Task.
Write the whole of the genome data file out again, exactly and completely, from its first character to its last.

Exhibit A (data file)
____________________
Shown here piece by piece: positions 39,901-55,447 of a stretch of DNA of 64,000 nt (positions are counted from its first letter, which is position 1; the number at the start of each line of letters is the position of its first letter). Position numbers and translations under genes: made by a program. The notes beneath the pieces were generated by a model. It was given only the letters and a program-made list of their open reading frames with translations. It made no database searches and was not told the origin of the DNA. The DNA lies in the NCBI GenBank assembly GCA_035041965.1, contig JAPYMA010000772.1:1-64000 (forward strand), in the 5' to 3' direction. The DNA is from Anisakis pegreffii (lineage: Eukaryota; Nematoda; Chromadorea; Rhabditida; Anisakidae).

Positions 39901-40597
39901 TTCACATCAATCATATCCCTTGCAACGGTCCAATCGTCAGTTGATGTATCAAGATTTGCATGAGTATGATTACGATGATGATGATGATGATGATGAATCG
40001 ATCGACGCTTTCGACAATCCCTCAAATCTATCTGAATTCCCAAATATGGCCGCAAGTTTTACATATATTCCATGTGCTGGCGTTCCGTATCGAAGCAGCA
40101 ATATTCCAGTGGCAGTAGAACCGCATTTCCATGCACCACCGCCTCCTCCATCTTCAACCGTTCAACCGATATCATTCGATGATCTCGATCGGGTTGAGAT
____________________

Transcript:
Shown here piece by piece: positions 39,901-55,447 of a stretch of DNA of 64,000 nt (positions are counted from its first letter, which is position 1; the number at the start of each line of letters is the position of its first letter). Position numbers and translations under genes: made by a program. The notes beneath the pieces were generated by a model. It was given only the letters and a program-made list of their open reading frames with translations. It made no database searches and was not told the origin of the DNA. The DNA lies in the NCBI GenBank assembly GCA_035041965.1, contig JAPYMA010000772.1:1-64000 (forward strand), in the 5' to 3' direction. The DNA is from Anisakis pegreffii (lineage: Eukaryota; Nematoda; Chromadorea; Rhabditida; Anisakidae).

Positions 39901-40597
39901 TTCACATCAATCATATCCCTTGCAACGGTCCAATCGTCAGTTGATGTATCAAGATTTGCATGAGTATGATTACGATGATGATGATGATGATGATGAATCG
40001 ATCGACGCTTTCGACAATCCCTCAAATCTATCTGAATTCCCAAATATGGCCGCAAGTTTTACATATATTCCATGTGCTGGCGTTCCGTATCGAAGCAGCA
40101 ATATTCCAGTGGCAGTAGAACCGCATTTCCATGCACCACCGCCTCCTCCATCTTCAACCGTTCAACCGATATCATTCGATGATCTCGATCGGGTTGAGAT